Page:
This place is on the brink of a boom, on its way to becoming what passes for utopia in the annals of late capitalism. Oddly, the area is no stranger to ideas of social utopias. The Peckham Experiment itself, the flagship of this neighbourhood's change, is named in honour of a past local project which encouraged the locals to take pride in their community and help each other, in return for co-operative shops, free education, and so on.

In this Peckham experiment, the locals are fully included, indeed enthusiastic. It helps that they include among their number such artists as Antony Gormley, who has his atelier here on the street, and the painter Tom Phillips, who has a studio with Gormley. They have certainly given focus and impetus to the efforts of Southwark council, as well as much time, skill and vision. What is happening here is arresting and thrilling. And yet ...

Last night on television there came a story from Peckham that is more familiar to us. On Tonight With Trevor McDonald, Anthony Elliott, the building inspector who cradled Damilola Taylor in his arms as he died of his injuries in a filthy stairwell, gave his first interview. On the same programme, the parents of the murdered 10-year-old revealed that his Nigeria-based grandparents still have not been informed of their loss.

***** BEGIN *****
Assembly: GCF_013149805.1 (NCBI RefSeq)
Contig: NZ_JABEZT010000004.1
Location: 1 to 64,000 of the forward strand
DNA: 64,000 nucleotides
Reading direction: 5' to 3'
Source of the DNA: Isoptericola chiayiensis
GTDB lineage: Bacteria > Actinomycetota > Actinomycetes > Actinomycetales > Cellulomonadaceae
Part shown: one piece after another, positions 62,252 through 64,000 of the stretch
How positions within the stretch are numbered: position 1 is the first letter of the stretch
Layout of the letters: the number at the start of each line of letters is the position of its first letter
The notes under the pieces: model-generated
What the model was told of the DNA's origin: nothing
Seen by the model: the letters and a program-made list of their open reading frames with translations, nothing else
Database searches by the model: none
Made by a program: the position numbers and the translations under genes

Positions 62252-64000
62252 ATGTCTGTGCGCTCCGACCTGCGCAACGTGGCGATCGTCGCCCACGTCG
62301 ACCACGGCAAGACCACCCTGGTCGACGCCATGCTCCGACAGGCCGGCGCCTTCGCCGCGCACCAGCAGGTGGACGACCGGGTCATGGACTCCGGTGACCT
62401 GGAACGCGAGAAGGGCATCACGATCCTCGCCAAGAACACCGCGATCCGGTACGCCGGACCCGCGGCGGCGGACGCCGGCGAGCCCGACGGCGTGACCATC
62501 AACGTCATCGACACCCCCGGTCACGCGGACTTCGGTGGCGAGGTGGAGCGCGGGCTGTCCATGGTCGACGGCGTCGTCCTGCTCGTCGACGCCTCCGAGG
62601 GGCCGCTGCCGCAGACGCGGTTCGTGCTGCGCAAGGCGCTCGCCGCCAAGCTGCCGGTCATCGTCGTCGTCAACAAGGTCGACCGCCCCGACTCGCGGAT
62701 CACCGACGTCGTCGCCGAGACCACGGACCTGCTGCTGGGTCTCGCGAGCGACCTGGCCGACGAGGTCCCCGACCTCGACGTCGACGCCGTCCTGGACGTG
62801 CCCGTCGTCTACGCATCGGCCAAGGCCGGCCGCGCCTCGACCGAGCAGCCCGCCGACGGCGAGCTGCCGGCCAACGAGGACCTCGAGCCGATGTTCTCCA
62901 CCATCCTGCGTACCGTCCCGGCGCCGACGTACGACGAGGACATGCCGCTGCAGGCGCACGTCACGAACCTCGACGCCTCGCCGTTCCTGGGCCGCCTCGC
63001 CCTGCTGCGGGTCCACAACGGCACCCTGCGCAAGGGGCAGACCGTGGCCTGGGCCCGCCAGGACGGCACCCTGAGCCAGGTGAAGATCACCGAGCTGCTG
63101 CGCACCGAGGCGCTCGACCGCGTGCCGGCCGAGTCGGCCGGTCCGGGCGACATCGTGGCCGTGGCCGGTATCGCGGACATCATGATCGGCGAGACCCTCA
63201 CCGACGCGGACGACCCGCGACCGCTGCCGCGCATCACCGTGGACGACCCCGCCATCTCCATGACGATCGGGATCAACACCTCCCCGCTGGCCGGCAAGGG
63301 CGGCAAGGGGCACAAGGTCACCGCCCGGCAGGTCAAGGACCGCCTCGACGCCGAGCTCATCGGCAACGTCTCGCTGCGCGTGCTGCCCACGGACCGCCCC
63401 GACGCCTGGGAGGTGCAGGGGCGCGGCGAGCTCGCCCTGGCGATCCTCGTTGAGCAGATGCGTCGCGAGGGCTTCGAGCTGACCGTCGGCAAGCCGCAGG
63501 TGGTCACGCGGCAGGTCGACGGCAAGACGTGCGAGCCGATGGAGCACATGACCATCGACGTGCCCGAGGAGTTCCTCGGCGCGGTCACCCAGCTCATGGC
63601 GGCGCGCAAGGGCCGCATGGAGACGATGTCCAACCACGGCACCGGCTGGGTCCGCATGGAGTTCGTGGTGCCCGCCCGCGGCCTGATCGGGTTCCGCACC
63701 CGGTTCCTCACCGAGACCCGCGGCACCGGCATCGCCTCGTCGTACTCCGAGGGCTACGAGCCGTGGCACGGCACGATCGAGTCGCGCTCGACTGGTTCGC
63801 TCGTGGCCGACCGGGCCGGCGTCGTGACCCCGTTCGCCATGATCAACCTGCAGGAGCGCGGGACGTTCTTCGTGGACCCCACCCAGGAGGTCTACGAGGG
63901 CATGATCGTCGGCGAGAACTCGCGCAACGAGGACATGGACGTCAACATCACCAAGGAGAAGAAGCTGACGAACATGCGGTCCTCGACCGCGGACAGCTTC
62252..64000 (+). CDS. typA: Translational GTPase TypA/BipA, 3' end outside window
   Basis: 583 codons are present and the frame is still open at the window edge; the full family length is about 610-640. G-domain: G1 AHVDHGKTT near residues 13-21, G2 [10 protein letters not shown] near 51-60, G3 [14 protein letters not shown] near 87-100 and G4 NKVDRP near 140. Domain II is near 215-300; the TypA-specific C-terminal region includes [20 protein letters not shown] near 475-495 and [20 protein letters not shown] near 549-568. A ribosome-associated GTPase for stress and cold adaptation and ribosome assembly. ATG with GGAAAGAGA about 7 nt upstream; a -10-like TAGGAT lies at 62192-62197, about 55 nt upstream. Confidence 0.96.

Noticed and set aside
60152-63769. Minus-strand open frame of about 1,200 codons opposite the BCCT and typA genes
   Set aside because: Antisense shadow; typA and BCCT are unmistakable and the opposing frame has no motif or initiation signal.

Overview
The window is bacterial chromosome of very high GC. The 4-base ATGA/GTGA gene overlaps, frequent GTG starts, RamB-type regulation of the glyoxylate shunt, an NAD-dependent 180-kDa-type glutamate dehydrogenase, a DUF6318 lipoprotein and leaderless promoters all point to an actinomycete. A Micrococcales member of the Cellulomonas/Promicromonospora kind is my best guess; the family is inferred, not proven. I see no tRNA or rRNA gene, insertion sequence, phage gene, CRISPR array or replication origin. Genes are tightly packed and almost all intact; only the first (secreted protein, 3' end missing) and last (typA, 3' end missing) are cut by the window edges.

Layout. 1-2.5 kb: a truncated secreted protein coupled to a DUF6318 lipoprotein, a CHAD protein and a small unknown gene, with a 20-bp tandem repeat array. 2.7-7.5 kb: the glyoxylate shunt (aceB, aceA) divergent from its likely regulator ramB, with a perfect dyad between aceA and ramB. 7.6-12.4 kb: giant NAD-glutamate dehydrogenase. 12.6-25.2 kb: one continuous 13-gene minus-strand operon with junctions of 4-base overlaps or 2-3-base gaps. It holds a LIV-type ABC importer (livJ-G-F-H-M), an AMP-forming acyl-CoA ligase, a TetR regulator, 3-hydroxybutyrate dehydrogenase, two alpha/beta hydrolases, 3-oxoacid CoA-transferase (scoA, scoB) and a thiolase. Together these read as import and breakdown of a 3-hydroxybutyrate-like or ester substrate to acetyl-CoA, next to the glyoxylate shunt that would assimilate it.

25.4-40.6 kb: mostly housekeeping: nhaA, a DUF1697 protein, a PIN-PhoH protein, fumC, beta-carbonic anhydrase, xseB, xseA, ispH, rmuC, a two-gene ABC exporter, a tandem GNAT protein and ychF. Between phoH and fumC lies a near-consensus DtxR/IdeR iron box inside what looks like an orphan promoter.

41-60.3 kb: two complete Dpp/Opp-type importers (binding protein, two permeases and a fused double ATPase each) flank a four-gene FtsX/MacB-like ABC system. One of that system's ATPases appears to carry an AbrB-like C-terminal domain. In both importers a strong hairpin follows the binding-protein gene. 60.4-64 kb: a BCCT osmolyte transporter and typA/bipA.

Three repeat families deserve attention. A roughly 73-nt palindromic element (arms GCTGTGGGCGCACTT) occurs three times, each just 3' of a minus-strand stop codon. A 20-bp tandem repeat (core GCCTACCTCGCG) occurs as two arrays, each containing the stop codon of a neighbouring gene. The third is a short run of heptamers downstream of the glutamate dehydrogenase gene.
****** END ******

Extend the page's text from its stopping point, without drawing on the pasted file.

More than six months have passed since Damilola's death, months which have seen 15 arrests in connection with his killing, although no charges have yet been made. Charges are said to be imminent, although the file on the crime as yet remains under the consideration of the Crown Prosecution Service.

Here is a quite different sort of community spirit, just down the road from the Peckham Experiment.

This spirit is one of fear and hopelessness, in which young criminals can find themselves shielded even when they have committed the most awful of crimes.

In the aftermath of the killing of Damilola Taylor, there was much commentary about the state of the community in Peckham, and much pointing out of the fact that huge amounts of money had already been spent on regeneration, with much more to come. Articulate local community leaders claimed that much of the regeneration was "the wrong sort", and did not really address the kind of difficulties that families such as the Taylors faced.

And indeed, while there is much other work being done on housing estates in Peckham, the interesting thing about the model of regeneration being followed in the area which houses Petitou and the Experiment is that it is closely aligned to the kind of private regeneration that has been happening organically in many London areas, and in other cities throughout the country, for some time.